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Operators of Bogus Credit Repair Scheme Settle FTC Charges

By on August 4, 2015

Scammers Will Be Banned From Credit Repair Services Industry, Subject to a $2.4 Million Judgment

The operators of a bogus credit repair scheme that allegedly tricked Spanish-speaking consumers into paying thousands of dollars each to supposedly improve their credit will be banned from offering credit repair services and subject to a monetary judgment under settlements with the Federal Trade Commission.

According to a federal court complaint filed by the Commission in March 2015, the defendants did business using the name FTC Credit Solutions, misleading consumers not only about the nature of the alleged credit repair services they offered, but also claiming an affiliation with the Commission that did not exist.

“These defendants were shameless. They scammed consumers who were in need of financial help and used the good name of the Federal Trade Commission to do so,” said Jessica Rich, Director of the FTC’s Bureau of Consumer Protection. “I’m pleased these defendants will be kept away from this business for good.”

The FTC alleged that the defendants – First Time Credit Solution, Corp., Guillermo Leyes, Jimena Perez, Fermin Campos and Maria Bernal – violated the FTC Act by claiming to be affiliated with or licensed by the Federal Trade Commission, falsely promising they could remove negative information from consumers’ credit reports, and guaranteeing consumers a credit score of 700 or above within six months or less. The FTC also alleged the defendants violated the Credit Repair Organizations Act by making these misrepresentations and charging consumers up front for credit repair services.

Under the terms of two settlements, the four individual defendants will be subject to a monetary judgment of $2.4 million. Leyes will be responsible for the full amount of the judgment. In the cases of Perez, Campos and Bernal, the judgment will be partially suspended due to their inability to pay. The defendants will be required to surrender the money in their bank accounts. The settlements permanently bar the defendants from selling or advertising credit repair services to consumers and from deceiving consumers about any good or service they are selling. The settlements also bar the defendants from selling or otherwise benefitting from customers’ personal information.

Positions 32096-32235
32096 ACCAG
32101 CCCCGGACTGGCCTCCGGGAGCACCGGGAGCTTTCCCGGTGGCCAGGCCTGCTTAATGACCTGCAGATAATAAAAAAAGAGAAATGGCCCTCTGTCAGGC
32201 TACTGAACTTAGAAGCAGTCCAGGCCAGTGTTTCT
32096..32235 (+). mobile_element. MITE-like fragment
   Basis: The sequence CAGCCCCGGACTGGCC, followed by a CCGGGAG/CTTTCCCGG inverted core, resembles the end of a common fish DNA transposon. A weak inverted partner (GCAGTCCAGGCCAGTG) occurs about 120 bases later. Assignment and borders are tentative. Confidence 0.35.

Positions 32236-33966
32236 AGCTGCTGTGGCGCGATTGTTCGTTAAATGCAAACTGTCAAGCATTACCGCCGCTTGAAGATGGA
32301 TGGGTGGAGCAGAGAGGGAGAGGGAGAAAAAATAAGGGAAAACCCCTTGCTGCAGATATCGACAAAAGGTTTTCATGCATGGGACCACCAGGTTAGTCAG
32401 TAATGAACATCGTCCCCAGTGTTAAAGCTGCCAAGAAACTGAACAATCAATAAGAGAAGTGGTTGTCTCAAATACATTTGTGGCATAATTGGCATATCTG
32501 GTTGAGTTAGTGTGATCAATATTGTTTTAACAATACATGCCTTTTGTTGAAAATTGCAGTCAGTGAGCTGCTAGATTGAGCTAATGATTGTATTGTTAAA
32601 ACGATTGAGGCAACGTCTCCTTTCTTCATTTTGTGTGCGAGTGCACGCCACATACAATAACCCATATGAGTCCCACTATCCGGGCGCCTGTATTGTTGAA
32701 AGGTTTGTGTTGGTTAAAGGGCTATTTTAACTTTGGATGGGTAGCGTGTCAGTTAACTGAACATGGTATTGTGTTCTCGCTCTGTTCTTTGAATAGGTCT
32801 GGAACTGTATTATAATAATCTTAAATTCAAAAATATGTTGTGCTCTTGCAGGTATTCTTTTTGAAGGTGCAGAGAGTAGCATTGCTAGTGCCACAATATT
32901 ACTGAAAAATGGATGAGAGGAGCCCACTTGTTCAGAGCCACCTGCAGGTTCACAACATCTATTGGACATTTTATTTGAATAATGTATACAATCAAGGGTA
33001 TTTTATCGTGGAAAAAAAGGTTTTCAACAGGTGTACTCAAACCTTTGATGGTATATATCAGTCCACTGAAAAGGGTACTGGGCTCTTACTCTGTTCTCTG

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3 Comments

  1. Lupe Bortinez

    April 18, 2016 at 9:45 pm

    This company now goes by a new company: forbesfinancialcreditrepair.com
    Guillermo Leyes and Davina Forbes-Martinez of Aliso Viejo are running it.

    • Steve Rhode

      December 1, 2016 at 4:00 pm

      I received the following error report from a concerned party regarding the alleged comment from Lupe Bortinez. The person said, “There’s nothing wrong with the story. In fact, it’s all true. I’m glad that con-artist Guillermo was shut down by FTC. He should’ve gone to jail.

      The issue is that my girlfriend dated that con artist. After brakeing up, the guy, Guillermo Leyes, created fake accounts and started posting comments on all articles published by FTC. Comments like the one he left on the bottom of your your website article as Lupe Bortinez (alias name).

      Please remove the Lupe Bortinez comment because its a false statement/comment from a troller/con-artist who is about to go to jail anytime now. Last I heard, his case was reopen and the FTC is looking for him.

      I attached a pic of the fake comment. If you wish to speak to my girlfriends attorney let me know.”

      According to public records the Forbes Financial Credit Repair company is related to a Davina Martinez. See https://www.corporationwiki.com/p/2kuyey/forbes-financial-credit-repair-inc . The domain name for the company, creditaidcenter.com, is registered to an Alonso Rodriguez.

      There is no public support that Guillermo Leyes is related with the organization.

      As per the site terms we do not remove comments. See https://getoutofdebt.org/terms

      • Steve Rhode

        December 5, 2016 at 10:06 am

        I received a subsequent message on Facebook from Alonso Rodriguez who stated, “I requested the comment not to be on your website and you still left it there?” I’m unable to respond to Alonso Rodriguez on Facebook as he was banned for posting the same comment over and over on multiple Facebook posts.

        Yes, the comment remained because the site is not the judge of user comments nor have the ability to determine the truthfulness of either statement. Different views are presented in an effort to allow readers to obtain the facts and reach their own conclusions.

        As I posted in my comment above, while someone had commented Guillermo Leyes was acting with Davina Martinez I did some research, posted my results and stated “There is no public support that Guillermo Leyes is related with the [Forbes Credit Repair] organization.” And I’m happy to say it again in a different way, there is no public evidence or facts to support the comment posted by a reader that said, “This company now goes by a new company: forbesfinancialcreditrepair.com
        Guillermo Leyes and Davina Forbes-Martinez of Aliso Viejo are running it.”

        And for the record, the “Report An Error” process advises anyone to either respond to any comment to point out an error or complete this form https://getoutofdebt.org/report-an-error

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